The mayor’s home in the destroyed Libyan city of Derna has been torched by angry protesters, as tensions reached boiling point over last week’s catastrophic flood.
Grief turned to anger as hundreds of mourning civilians gathered outside Derna’s iconic al-Sahaba Mosque in protest at the authorities’ response to the unprecedented rains that ripped through Libya’s Mediterranean coastline 10 days ago, destroying two dams above Derna and killing thousands.
Protesters accused the authorities of failing to maintain the dams that protected the city, and failing to evacuate residents before Storm Daniel, describing as “disastrous” a decision to enforce curfews on areas of the city that ended up being swept out to sea.
Later on Monday evening, protesters set fire to the house of Derna’s mayor, Abdulmenam al-Ghaithi, after he was suspended from his position alongside members of the Derna city council over the catastrophe.
Correspondents for local Libyan channels told The Independent that journalists had been handed orders to leave the city on Tuesday, while others, including foreign reporters, said they were having difficulty securing access. Communications with the city also appear to have been shut down.
Hichem Abu Chkiouat, minister of civil aviation in the administration that runs eastern Libya, insisted that the decision to evacuate journalists was unrelated to the protests and was designed to help rescue teams to carry out their work more easily.
“The large number of journalists has become an impediment to the work of rescue teams,” he told reporters.
The government administering the east of the country is facing increasing pressure as furious residents of the city believe the disaster – which the United Nations has said killed more than 11,000 people – could have been prevented.
Officials acknowledge that a contract to repair the dams after 2007 was never completed, blaming insecurity in the area. Libya has been torn apart by warring fiefdoms of militias for more than a decade since Muammar Gaddafi was toppled and killed in 2011.
Over the weekend, Libya’s general prosecutor, al-Sediq al-Sour, opened an investigation into the collapse of the two dams, which were built in the 1970s.
The probe will also look into the allocation of $2m (£1.6m) in maintenance funding in 2012 and 2013 despite the repairs not having been completed. But it is unclear how this investigation will proceed, as the country is split between two rival administrations, who are backed by different armed factions and international actors.
Over the years, Derna has been in the hands of groups including the Islamic State and al-Qaeda. Since 2019 it has been controlled by the Libyan National Army, which holds sway in the east.
Aid workers who themselves have lost family members in the flooding told The Independent that tensions are mounting in the Mediterranean town, a quarter of which was washed out to sea when the dams collapsed in the unprecedented storm.
One of the biggest concerns is now the spread of deadly diseases, as thousands of dead bodies are still trapped under the sodden rubble, “poisoning” the area.
“At least 45 districts of the city have been destroyed, making delivery of aid incredibly difficult,” said Norhan al-Tshani, a field officer for Danish humanitarian charity Dan Church Aid. Ms al-Tshani alone lost 45 family members – 10 of whom were close relatives – and 20 neighbours in the tragedy.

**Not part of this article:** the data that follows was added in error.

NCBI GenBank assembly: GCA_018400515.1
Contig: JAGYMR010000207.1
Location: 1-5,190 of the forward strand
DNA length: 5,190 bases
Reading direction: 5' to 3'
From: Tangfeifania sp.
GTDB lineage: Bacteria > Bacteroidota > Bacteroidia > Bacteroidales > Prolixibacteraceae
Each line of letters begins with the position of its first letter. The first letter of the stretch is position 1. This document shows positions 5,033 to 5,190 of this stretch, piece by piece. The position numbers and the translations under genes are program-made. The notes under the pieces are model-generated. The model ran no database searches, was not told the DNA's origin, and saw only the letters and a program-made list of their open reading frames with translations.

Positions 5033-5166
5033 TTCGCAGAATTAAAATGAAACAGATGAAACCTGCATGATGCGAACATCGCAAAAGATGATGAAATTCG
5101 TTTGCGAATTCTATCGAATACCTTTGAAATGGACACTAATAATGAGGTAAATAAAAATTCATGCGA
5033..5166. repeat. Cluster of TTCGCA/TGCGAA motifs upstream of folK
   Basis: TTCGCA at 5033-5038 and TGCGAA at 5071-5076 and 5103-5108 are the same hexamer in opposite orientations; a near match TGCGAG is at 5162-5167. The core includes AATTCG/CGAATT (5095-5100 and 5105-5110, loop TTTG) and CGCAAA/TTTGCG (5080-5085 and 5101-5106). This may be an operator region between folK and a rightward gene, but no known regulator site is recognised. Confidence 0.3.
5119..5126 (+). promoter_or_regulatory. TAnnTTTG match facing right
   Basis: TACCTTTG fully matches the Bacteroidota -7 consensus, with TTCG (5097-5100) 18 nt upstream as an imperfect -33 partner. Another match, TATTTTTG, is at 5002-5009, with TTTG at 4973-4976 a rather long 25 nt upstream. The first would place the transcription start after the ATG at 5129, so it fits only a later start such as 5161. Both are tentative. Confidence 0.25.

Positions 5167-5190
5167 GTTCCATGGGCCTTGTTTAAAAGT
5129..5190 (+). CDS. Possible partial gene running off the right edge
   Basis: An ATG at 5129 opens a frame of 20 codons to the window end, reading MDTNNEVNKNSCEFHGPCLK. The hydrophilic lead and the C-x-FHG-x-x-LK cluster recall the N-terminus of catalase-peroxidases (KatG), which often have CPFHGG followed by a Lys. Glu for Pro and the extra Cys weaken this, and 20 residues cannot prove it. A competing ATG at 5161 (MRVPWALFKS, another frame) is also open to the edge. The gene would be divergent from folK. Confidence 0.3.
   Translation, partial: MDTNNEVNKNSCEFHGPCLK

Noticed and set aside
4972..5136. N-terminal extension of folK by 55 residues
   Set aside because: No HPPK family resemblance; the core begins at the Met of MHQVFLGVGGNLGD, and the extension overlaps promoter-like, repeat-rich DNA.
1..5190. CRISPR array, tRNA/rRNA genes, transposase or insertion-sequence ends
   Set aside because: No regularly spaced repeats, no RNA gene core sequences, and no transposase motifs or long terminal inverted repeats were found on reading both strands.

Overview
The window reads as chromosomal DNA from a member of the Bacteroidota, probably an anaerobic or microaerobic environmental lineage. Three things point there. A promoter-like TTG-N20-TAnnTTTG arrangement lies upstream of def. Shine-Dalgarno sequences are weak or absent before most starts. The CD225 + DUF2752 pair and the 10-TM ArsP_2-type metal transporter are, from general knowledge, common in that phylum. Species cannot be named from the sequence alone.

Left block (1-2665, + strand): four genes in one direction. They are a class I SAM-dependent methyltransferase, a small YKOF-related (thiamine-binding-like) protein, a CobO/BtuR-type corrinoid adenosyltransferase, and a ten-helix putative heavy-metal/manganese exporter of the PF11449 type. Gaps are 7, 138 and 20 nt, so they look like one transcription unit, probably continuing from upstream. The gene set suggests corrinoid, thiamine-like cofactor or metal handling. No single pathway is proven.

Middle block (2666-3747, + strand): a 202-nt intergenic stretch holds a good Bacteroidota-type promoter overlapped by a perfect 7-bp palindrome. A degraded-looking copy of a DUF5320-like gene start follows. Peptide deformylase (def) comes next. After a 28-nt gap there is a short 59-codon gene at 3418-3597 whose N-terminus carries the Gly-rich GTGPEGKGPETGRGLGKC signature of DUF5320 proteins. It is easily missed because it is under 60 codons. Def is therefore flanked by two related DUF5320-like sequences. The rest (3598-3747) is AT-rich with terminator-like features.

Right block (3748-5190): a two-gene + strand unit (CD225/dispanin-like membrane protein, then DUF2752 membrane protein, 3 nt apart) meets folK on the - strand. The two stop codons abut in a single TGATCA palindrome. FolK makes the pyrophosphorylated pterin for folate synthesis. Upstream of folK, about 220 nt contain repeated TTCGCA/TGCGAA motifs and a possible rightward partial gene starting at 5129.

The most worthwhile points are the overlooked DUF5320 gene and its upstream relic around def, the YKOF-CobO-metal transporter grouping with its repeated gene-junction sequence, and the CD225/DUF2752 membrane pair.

“The smell is terrible. The biggest problem is the people who are trapped under the rubble – it has been 10 days, and it is awful. There is a high risk of disease spreading. Some children are already sick,” she said.
Even before the storm, she added, Derna lacked reliable access to clean drinking water, a result of the conflict that has ravaged the area for years.
“With homes, hospitals and schools destroyed, people are also thinking about the future. It’s a catastrophe,” she said.
Ms Al-Tshani’s own brother, Faris, aged 30, was killed in the flooding and was live on Facebook shortly before died. He filmed himself on his mobile phone reciting Muslim prayers to the camera before the live feed was cut. Later, his body was found.
The wife and three children of her other brother, who were visiting relatives in Derna when the storm struck, were also killed in the disaster. The youngest child was just four years old.
Every family in Derna has lost at least 10 people
Norhan al-Tshani, aid worker who lost 45 members of her family
“Every family in Derna has lost at least 10 people. We have to work fast to do as much as we can,” she told The Independent with desperation in her voice.
Many people were in shock because the disaster was so unexpected.
“The authorities asked people to move away from the beaches before the storm hit. A lot of people evacuated from the sea area, further into the city and straight into the path of the waters unleashed by the dams,” Ms al-Tshani continued. “People were asleep when it hit. It was very confusing. You had calls from people saying they are safe, and then afterwards we learnt their entire building had been washed out to sea.”
The full scale of the death toll has yet to emerge, as thousands of people are still missing and officials have given widely varying death tolls. The World Health Organisation has confirmed 3,922 deaths, but the UN’s humanitarian aid agency said at least 11,300 people have died while another 10,100 are missing.
An estimated 170 people have been killed in other parts of the country. At last 40,000 people have been displaced.